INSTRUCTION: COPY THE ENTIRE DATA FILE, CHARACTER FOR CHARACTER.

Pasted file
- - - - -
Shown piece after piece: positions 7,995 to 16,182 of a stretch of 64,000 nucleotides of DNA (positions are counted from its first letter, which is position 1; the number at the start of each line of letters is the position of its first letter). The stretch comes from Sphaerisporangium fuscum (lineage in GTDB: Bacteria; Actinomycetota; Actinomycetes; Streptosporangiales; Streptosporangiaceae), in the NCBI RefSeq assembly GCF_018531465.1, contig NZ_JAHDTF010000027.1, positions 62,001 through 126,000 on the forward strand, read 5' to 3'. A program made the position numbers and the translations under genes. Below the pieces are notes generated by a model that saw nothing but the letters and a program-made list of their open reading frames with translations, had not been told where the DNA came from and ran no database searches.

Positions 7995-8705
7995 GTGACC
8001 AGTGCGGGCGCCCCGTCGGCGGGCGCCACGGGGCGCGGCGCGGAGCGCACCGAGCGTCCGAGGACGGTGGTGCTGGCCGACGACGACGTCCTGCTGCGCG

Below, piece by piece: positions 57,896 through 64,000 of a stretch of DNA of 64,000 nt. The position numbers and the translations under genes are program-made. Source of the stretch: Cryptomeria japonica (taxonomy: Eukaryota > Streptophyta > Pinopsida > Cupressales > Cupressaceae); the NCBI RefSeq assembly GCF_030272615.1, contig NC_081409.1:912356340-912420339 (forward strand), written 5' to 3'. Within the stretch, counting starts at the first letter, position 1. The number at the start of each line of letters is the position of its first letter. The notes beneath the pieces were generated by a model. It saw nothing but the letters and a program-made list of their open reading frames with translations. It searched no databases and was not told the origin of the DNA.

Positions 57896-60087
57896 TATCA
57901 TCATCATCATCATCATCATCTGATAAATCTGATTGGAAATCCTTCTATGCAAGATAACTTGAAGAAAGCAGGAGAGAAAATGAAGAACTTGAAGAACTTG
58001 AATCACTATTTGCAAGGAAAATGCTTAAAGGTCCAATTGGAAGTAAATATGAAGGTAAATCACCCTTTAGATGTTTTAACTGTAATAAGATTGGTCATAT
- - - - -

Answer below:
Shown piece after piece: positions 7,995 to 16,182 of a stretch of 64,000 nucleotides of DNA (positions are counted from its first letter, which is position 1; the number at the start of each line of letters is the position of its first letter). The stretch comes from Sphaerisporangium fuscum (lineage in GTDB: Bacteria; Actinomycetota; Actinomycetes; Streptosporangiales; Streptosporangiaceae), in the NCBI RefSeq assembly GCF_018531465.1, contig NZ_JAHDTF010000027.1, positions 62,001 through 126,000 on the forward strand, read 5' to 3'. A program made the position numbers and the translations under genes. Below the pieces are notes generated by a model that saw nothing but the letters and a program-made list of their open reading frames with translations, had not been told where the DNA came from and ran no database searches.

Positions 7995-8705
7995 GTGACC
8001 AGTGCGGGCGCCCCGTCGGCGGGCGCCACGGGGCGCGGCGCGGAGCGCACCGAGCGTCCGAGGACGGTGGTGCTGGCCGACGACGACGTCCTGCTGCGCG

Below, piece by piece: positions 57,896 through 64,000 of a stretch of DNA of 64,000 nt. The position numbers and the translations under genes are program-made. Source of the stretch: Cryptomeria japonica (taxonomy: Eukaryota > Streptophyta > Pinopsida > Cupressales > Cupressaceae); the NCBI RefSeq assembly GCF_030272615.1, contig NC_081409.1:912356340-912420339 (forward strand), written 5' to 3'. Within the stretch, counting starts at the first letter, position 1. The number at the start of each line of letters is the position of its first letter. The notes beneath the pieces were generated by a model. It saw nothing but the letters and a program-made list of their open reading frames with translations. It searched no databases and was not told the origin of the DNA.

Positions 57896-60087
57896 TATCA
57901 TCATCATCATCATCATCATCTGATAAATCTGATTGGAAATCCTTCTATGCAAGATAACTTGAAGAAAGCAGGAGAGAAAATGAAGAACTTGAAGAACTTG
58001 AATCACTATTTGCAAGGAAAATGCTTAAAGGTCCAATTGGAAGTAAATATGAAGGTAAATCACCCTTTAGATGTTTTAACTGTAATAAGATTGGTCATAT